5 Caffeine Alternatives for Natural Energy

5 Caffeine Alternatives for Natural Energy

Looking for ways to increase your energy naturally? There are a variety of natural alternatives to caffeine!

We’ve all had those days, or weeks, that we feel like we could use a little extra energy boost. We might reach for an energy drink or a cup of coffee, but after a few hours, the inevitable energy crash hits, and we are back to feeling tired.

If caffeine impacts you negatively, or you are simply looking for ways to increase your energy naturally, there are a variety of natural alternatives to caffeine. Below, we will discuss 5 healthier alternatives to use in place of caffeine. But first, let’s discuss why “natural energy” is the better choice.

Why Natural Energy is Better Than Caffeine

Have you ever noticed that hours after consuming coffee you become sluggish, and maybe even feel more tired than you did before? A short video published on Business Insider explains how caffeine does not really boost or add energy in the human body at all. What caffeine does is trick the brain into thinking that the body is not tired, and a hormone is produced to keep humans awake and energized. (1)

Caffeine “energizes” our body by blocking a compound called adenosine – the one that tells your brain that you need to sleep. While the caffeine is keeping you energetic, adenosine is continuing to build up in your brain. After a few hours, caffeine’s effects begin to wear off. The built-up adenosine then floods our system which signals the body that it is time for sleep, but at a level, much more intense than before the caffeine was consumed.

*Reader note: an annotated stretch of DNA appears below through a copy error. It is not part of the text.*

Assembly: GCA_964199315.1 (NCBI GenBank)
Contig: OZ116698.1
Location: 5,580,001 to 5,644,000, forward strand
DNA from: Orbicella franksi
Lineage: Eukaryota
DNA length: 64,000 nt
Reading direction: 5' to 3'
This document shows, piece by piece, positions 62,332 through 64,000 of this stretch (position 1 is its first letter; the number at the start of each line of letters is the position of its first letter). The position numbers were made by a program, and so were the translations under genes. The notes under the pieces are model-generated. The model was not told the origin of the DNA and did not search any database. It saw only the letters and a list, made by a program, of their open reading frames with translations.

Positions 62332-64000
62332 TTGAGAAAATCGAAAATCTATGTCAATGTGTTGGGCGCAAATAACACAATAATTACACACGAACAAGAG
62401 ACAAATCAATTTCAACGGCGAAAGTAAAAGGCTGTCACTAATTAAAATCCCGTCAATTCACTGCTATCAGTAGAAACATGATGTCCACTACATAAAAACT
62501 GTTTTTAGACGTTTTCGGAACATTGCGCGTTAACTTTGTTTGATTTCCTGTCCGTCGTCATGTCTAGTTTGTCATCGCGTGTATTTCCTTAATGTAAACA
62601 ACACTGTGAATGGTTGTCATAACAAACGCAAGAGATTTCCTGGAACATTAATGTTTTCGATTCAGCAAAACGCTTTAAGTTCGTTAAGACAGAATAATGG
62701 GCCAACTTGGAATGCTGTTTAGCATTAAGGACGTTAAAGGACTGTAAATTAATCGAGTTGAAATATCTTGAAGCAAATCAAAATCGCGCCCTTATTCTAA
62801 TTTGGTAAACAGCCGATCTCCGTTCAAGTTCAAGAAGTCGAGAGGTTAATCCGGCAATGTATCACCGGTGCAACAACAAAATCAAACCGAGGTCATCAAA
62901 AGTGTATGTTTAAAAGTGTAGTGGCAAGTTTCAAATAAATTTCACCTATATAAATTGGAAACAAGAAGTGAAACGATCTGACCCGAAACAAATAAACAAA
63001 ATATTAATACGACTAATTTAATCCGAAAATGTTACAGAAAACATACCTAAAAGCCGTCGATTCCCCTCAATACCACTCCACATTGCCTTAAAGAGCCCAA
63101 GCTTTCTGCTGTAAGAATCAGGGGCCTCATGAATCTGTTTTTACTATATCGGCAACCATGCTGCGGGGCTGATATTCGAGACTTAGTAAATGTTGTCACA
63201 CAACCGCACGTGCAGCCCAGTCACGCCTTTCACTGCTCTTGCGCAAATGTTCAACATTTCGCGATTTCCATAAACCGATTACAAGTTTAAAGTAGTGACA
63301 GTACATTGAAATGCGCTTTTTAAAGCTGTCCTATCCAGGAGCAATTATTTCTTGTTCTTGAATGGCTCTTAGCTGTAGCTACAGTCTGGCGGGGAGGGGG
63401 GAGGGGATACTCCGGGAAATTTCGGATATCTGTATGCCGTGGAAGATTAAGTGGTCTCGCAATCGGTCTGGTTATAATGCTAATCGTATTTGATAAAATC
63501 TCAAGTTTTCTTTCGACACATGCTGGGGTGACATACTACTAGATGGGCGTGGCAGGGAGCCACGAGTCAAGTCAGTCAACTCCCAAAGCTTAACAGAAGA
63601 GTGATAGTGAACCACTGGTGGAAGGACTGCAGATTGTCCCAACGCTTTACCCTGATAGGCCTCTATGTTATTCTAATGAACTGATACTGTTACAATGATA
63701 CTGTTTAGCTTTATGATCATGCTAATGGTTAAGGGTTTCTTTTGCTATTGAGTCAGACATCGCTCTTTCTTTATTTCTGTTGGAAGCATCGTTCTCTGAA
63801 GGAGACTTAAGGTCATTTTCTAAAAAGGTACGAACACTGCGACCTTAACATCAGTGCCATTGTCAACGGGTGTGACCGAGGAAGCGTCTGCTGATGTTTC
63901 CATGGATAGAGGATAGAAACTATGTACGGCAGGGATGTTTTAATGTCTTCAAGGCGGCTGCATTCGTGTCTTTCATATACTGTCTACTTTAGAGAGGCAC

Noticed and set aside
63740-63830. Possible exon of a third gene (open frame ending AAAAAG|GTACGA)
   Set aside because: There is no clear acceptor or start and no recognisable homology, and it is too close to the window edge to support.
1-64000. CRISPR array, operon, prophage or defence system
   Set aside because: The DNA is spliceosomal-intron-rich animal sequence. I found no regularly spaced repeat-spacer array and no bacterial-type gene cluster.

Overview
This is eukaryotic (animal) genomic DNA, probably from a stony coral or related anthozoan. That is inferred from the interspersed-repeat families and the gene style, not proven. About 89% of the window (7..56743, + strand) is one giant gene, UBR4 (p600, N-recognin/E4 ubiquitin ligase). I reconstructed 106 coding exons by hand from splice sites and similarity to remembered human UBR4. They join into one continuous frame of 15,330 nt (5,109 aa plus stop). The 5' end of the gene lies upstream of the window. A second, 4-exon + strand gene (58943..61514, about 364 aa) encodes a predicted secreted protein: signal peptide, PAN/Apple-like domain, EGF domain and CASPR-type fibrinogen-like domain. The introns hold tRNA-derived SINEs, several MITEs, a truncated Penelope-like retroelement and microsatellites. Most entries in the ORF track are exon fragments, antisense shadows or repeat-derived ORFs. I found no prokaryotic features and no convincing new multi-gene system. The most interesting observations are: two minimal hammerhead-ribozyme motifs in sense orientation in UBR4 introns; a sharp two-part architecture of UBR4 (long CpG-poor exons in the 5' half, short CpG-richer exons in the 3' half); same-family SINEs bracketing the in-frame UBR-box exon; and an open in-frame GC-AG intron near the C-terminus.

For this reason, caffeine is often called “fake energy” because, essentially, it does not give you energy at all; it pushes your body to its limits, while natural alternatives actually bring about real, increased energy levels. (2)

5 Better Alternatives to Caffeine

Luckily, nature has provided us with a variety of substitutes that can naturally boost our levels of energy. These alternatives are preferable because they work naturally with your body, instead of providing a false sense of energy like caffeine does. 


Adaptogens are plants that have stress balancing and energy-boosting properties. For this reason, adaptogens are helpful in athletic performance, endurance, and supporting how we physically and mentally deal with stress. (3)

Some examples of adaptogens are Ashwagandha, Ginseng, Rhodiola, and Suma. You can add these to your tea, a matcha latte, or even a smoothie. Adaptogens can also be taken as a supplement


Cordyceps (or Cordyceps Sinensis) is a mushroom that helps balance stress, increase energy, and longevity. Cordyceps have long been used in traditional Chinese practices because of its energy-boosting ability. (4)

This is a great alternative to coffee. You can add cordyceps to any cup of tea or even into a smoothie. Instead of facing a post-coffee crash, you can have a smooth, straight line of energy for the day.


Chicory root is very similar to coffee beans—the root can be roasted, ground, and brewed in a similar way to your favorite morning drink. For this reason, chicory root is often referred to as “coffee” itself. And yes, chicory root tastes almost similar to your coffee, but it is caffeine-free. If you love your morning cup of joe, you may want to try out chicory root. (5)